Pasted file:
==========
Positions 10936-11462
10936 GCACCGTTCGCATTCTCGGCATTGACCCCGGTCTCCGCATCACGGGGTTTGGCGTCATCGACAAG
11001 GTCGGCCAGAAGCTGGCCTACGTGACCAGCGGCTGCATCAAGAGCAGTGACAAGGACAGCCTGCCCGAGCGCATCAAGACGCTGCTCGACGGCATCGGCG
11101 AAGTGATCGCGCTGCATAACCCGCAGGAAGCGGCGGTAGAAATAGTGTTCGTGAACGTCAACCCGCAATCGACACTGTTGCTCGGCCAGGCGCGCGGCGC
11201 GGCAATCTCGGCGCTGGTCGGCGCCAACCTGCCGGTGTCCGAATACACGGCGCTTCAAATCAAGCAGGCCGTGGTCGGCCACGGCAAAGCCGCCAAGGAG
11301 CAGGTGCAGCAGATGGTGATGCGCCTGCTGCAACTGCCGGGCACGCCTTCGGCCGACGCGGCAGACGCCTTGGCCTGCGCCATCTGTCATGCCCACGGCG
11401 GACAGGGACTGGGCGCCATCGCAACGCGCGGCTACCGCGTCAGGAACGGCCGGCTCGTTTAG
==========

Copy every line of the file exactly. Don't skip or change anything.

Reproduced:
Positions 10936-11462
10936 GCACCGTTCGCATTCTCGGCATTGACCCCGGTCTCCGCATCACGGGGTTTGGCGTCATCGACAAG
11001 GTCGGCCAGAAGCTGGCCTACGTGACCAGCGGCTGCATCAAGAGCAGTGACAAGGACAGCCTGCCCGAGCGCATCAAGACGCTGCTCGACGGCATCGGCG
11101 AAGTGATCGCGCTGCATAACCCGCAGGAAGCGGCGGTAGAAATAGTGTTCGTGAACGTCAACCCGCAATCGACACTGTTGCTCGGCCAGGCGCGCGGCGC
11201 GGCAATCTCGGCGCTGGTCGGCGCCAACCTGCCGGTGTCCGAATACACGGCGCTTCAAATCAAGCAGGCCGTGGTCGGCCACGGCAAAGCCGCCAAGGAG
11301 CAGGTGCAGCAGATGGTGATGCGCCTGCTGCAACTGCCGGGCACGCCTTCGGCCGACGCGGCAGACGCCTTGGCCTGCGCCATCTGTCATGCCCACGGCG
11401 GACAGGGACTGGGCGCCATCGCAACGCGCGGCTACCGCGTCAGGAACGGCCGGCTCGTTTAG